Oregon lawmakers to address increasing prescription-drug costs

HEALTH ROUNDUP: Bills in Oregon Legislature to provide relief for families burdened by skyrocketing drug costs; Oregon hospitals overbill Medicare.

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The Oregon Legislature is considering three bills that would provide relief for families burdened by skyrocketing drug costs

Spending on prescription drugs rose 13.1 percent in 2014, the Statesman Journal reports.

As a response to concerns from constituents, the health care committee is considering bills that would allow citizens to procure lower cost life-saving medications.

One would allow replacing biologics with “biosimilar products.” The SJ story notes that some patients are wary of this bill because of how they could react to a different drug than what they were prescribed.

The next bill would cap copay at $100 for a 30-day supply.

SJ writes:

The copay cap would help patients with complex and hard-to-treat diseases stay financially afloat, but insurance companies argued it would do nothing to solve the underlying problem of drug companies’ jacking up prices. Payers liked the idea of requiring manufacturers of high-cost drugs to be transparent about their prices, but those in the industry said they would stop selling their products in Oregon if such a bill became law.

The third bill would require pharmaceutical manufacturers to report the cost of creating a drug priced at $10,000 or higher.

Jesse O’Brien, health care advocate with OSPIRG, testified in favor of requiring high-cost drug manufacturers to disclose pricing information, saying the Oregon Insurance Division’s public rate review process has saved Oregonians more than $179 million in health insurance premium costs in 2010. Claxton said that for drugs that don’t have competition, the only way to bring down costs is to regulate them.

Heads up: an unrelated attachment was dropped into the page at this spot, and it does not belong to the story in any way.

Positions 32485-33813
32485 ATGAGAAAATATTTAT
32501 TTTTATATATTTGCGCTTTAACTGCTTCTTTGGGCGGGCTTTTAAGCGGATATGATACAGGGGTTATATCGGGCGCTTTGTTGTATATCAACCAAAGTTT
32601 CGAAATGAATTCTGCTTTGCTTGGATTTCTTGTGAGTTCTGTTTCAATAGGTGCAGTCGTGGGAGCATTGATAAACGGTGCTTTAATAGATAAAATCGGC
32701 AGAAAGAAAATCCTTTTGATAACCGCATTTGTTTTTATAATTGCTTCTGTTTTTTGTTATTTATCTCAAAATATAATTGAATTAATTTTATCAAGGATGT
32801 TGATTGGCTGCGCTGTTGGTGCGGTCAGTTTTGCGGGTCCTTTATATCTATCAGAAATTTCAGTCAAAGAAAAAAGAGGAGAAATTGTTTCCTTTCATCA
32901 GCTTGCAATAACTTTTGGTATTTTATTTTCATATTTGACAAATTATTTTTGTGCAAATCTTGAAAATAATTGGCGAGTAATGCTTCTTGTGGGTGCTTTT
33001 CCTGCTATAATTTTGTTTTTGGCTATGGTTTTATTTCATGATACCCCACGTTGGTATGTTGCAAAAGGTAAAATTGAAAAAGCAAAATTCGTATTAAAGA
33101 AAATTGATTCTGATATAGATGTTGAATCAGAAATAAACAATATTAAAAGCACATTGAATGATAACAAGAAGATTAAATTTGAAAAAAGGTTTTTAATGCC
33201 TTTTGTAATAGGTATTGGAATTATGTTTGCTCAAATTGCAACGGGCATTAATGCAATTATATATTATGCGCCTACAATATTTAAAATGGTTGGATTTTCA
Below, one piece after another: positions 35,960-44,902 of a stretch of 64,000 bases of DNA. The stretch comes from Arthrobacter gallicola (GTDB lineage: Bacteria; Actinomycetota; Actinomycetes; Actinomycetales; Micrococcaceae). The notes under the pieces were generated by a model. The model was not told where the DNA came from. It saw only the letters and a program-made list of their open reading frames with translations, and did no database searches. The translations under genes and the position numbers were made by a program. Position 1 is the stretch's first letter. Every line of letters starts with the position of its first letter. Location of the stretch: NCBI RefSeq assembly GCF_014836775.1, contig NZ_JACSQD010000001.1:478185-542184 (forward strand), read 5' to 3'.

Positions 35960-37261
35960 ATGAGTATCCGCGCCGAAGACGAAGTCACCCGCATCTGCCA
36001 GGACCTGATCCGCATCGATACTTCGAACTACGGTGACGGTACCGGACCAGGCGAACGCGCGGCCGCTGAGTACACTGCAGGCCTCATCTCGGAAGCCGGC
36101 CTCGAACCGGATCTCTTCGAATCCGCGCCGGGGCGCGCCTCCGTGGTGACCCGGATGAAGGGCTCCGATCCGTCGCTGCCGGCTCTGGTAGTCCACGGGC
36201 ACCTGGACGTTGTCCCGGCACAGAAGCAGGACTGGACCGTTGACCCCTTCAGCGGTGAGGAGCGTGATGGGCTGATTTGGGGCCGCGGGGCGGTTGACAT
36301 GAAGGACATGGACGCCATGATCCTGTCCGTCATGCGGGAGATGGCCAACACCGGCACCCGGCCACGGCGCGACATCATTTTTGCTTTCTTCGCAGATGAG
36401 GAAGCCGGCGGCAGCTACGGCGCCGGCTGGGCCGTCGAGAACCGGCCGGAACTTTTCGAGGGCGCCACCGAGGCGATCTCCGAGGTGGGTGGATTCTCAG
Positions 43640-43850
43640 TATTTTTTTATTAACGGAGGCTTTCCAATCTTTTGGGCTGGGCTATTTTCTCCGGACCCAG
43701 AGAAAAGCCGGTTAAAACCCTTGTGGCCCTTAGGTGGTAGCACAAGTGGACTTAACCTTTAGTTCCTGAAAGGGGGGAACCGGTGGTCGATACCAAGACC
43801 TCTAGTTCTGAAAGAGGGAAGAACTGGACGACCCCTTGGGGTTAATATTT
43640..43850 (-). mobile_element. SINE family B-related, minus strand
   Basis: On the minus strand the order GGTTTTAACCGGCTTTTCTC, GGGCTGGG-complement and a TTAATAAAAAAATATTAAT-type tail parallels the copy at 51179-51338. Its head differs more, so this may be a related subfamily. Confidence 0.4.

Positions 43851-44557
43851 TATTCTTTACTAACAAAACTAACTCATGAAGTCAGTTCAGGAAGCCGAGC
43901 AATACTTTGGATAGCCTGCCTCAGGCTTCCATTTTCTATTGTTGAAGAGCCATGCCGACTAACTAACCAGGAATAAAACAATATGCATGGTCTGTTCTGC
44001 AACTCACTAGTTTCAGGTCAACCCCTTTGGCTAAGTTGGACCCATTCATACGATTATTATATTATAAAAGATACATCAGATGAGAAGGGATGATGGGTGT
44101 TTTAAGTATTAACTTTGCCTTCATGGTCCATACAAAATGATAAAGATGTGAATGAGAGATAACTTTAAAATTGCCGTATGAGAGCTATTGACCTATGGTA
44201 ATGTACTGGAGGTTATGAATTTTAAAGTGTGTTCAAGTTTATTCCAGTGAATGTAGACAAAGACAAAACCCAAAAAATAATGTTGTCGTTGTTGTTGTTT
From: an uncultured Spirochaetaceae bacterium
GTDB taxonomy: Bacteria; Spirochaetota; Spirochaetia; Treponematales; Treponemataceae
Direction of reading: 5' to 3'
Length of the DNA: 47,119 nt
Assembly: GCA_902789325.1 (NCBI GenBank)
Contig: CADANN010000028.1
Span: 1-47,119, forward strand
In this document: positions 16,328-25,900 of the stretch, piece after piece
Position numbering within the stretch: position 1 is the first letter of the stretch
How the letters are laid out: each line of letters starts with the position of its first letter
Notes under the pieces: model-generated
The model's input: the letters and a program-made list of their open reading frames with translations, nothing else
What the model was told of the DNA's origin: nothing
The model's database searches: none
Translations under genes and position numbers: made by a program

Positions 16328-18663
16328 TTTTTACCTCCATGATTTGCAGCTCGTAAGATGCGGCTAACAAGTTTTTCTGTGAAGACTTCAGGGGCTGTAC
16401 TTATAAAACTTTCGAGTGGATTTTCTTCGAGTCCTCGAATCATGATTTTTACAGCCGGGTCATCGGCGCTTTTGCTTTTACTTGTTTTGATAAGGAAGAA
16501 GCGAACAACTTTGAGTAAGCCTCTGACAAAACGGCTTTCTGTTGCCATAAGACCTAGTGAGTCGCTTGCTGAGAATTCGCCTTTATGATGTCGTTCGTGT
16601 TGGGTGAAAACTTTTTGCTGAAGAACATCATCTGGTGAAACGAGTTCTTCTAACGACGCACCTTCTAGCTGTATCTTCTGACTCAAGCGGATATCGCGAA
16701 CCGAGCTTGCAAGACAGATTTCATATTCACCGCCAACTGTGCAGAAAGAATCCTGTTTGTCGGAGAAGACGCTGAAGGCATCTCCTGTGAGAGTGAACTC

A change to drug pricing should not be expected in this legislative session.

Oregon hospitals overbill Medicare

Analysis by an advocacy group found that Medicare lost $46 billion to overbilling in 2014.

According to the Medicare Trust Fund, Oregon ranks 39th in waste, Portland Business Journal reports.

Much of the overbilling occurs due to bookkeeping and billing mistakes, Walter said. Procedures are billed incorrectly, or are mistakenly billed to Medicare multiple times. Medicare fraud also occurs, but less frequently.

That’s mainly what happened with Oregon Health & Science University between 2010 and 2012, during which the hospital ran up more than $2.4 million in Medicare overbillings from 57 incorrectly billed inpatient claims, according to an October 2014 review by the Department of Health and Human Services. More than three-quarters of the OHSU overbillings occurred due to a paperwork mix-up over bone marrow and stem cell transplants, says the report from the HHS Office of Inspector General. OHSU staff billed the procedures as inpatient care when they should have been billed as outpatient care.

OHSU refunded the $2.4 million, PBJ reports.



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